TRENTON, N.J. (AP) — Spending on prescription medicines in the U.S. fell for the first time in decades last year, slipping as cash-strapped consumers continued to cut back on use of health care services.
Patients also benefited from a surge of new, inexpensive generic versions of widely used drugs for chronic conditions like high cholesterol, according to a new report.
Total spending on medications dipped 1 percent, to $325.8 billion last year from $329.2 billion in 2011. Likewise, average spending per person on medicines fell by $33, to $898 last year, according to the report from the IMS Institute for Healthcare Informatics.
“That’s the first time IMS has ever measured a decline in the 58 years we’ve been monitoring drugs,” Michael Kleinrock, director of research development at the institute, told The Associated Press.
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Kleinrock said that while total drug spending fell by just 1 percent, the decline was 3.5 percent after accounting for population growth and economic expansion.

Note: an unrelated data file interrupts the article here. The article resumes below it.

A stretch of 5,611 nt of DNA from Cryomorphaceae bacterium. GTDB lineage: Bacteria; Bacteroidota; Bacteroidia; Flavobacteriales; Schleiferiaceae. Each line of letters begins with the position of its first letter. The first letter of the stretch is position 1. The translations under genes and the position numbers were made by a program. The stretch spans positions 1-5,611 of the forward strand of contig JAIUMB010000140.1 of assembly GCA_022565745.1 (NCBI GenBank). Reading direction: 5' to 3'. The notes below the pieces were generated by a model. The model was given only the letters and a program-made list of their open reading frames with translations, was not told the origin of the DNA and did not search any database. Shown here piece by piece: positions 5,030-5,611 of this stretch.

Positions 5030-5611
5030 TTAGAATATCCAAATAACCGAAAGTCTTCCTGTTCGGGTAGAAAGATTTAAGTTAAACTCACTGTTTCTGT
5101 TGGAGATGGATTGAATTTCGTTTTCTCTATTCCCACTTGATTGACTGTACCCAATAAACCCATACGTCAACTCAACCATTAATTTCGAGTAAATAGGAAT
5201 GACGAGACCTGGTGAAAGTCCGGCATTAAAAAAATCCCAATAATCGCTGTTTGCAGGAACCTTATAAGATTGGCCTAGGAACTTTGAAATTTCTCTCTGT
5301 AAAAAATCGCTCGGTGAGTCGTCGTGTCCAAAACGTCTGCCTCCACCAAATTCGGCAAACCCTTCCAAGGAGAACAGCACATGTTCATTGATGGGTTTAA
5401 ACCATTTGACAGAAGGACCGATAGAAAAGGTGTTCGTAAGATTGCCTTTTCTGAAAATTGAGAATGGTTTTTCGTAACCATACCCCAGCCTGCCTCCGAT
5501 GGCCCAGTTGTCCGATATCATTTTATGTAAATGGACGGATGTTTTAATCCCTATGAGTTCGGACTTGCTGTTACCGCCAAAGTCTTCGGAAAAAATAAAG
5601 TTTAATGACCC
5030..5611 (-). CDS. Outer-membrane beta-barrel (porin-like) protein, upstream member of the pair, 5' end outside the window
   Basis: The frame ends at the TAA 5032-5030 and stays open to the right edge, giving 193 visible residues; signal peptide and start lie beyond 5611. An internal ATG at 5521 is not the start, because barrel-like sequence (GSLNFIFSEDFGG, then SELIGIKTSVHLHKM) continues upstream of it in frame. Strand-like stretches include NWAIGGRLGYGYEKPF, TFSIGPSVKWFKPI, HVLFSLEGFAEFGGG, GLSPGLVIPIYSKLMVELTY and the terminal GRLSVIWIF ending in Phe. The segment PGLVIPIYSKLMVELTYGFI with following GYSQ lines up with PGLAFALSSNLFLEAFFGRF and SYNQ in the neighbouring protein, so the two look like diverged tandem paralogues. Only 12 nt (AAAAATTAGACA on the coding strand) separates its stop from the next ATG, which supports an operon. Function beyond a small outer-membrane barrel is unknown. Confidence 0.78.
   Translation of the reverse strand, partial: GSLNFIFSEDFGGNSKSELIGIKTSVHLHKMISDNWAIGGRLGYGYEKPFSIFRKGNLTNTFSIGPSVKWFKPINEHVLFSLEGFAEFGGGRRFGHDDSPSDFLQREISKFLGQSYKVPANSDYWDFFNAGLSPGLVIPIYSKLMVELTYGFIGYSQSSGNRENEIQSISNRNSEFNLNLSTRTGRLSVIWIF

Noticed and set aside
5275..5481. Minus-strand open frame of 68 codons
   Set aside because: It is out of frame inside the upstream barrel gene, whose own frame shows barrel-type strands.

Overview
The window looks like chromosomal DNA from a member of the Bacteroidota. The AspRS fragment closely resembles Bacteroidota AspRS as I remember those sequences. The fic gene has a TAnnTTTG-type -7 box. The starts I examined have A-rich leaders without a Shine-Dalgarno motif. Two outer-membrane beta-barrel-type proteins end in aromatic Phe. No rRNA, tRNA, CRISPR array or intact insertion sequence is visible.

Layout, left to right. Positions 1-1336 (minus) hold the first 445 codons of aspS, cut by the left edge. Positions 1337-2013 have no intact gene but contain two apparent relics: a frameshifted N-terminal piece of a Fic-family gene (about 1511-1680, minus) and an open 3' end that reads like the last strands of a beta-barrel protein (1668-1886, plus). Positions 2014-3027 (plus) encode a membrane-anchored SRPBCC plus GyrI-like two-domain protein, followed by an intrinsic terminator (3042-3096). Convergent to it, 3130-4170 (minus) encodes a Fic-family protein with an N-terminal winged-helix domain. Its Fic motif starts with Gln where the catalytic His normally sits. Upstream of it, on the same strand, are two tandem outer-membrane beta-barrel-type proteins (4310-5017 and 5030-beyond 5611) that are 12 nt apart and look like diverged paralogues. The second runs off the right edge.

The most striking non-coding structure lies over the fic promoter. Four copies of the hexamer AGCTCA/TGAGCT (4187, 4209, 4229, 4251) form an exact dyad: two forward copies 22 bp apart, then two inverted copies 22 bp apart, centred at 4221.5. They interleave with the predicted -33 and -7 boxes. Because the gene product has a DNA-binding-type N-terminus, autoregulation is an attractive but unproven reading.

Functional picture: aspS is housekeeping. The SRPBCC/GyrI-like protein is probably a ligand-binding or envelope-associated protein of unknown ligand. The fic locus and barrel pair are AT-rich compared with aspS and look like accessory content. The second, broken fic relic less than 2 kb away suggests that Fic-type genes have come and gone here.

Factors behind last year’s drop in drug spending include positive trends such as more use of cheap generic pills and flukes such as a fairly mild cold and flu season in early 2012. But there also was a big negative: people rationing their own health care.
IMS found affordability of health care remains a big problem for many Americans, with growing out-of-pocket costs forcing people to go without needed doctor visits, medicines and other treatments.
For some, that was because they lost jobs or homes during the worst recession in decades. But higher costs also are hitting many employed people who have health insurance.
Employers have been raising health costs for their workers well above the inflation rate, through higher copayments, premiums and deductibles. Many commercial insurance plans now have annual deductibles — the amount a patient must pay before insurance kicks in — that exceed $1,000, Kleinrock said.
The number of insured people with consumer-directed plans, where patients face very high deductibles and sometimes pay 20 percent of costs after that, has jumped from about 8 percent in 2008 to 19 percent last year. Now many folks insured through their jobs have such plans, not just young, healthy people buying insurance on their own.
“Even patients with insurance are feeling the pinch and have been reducing their use of health care,” Kleinrock said.
The report notes that out-of-pocket costs, which exclude monthly health plan premiums, are now three times higher than they were five years ago, on average. They’re seven times higher for those with consumer-directed plans.
That’s one reason the number of doctor visits, planned hospital admissions and outpatient treatments each dipped by a half-percent to 1 percent last year, compared with 2011.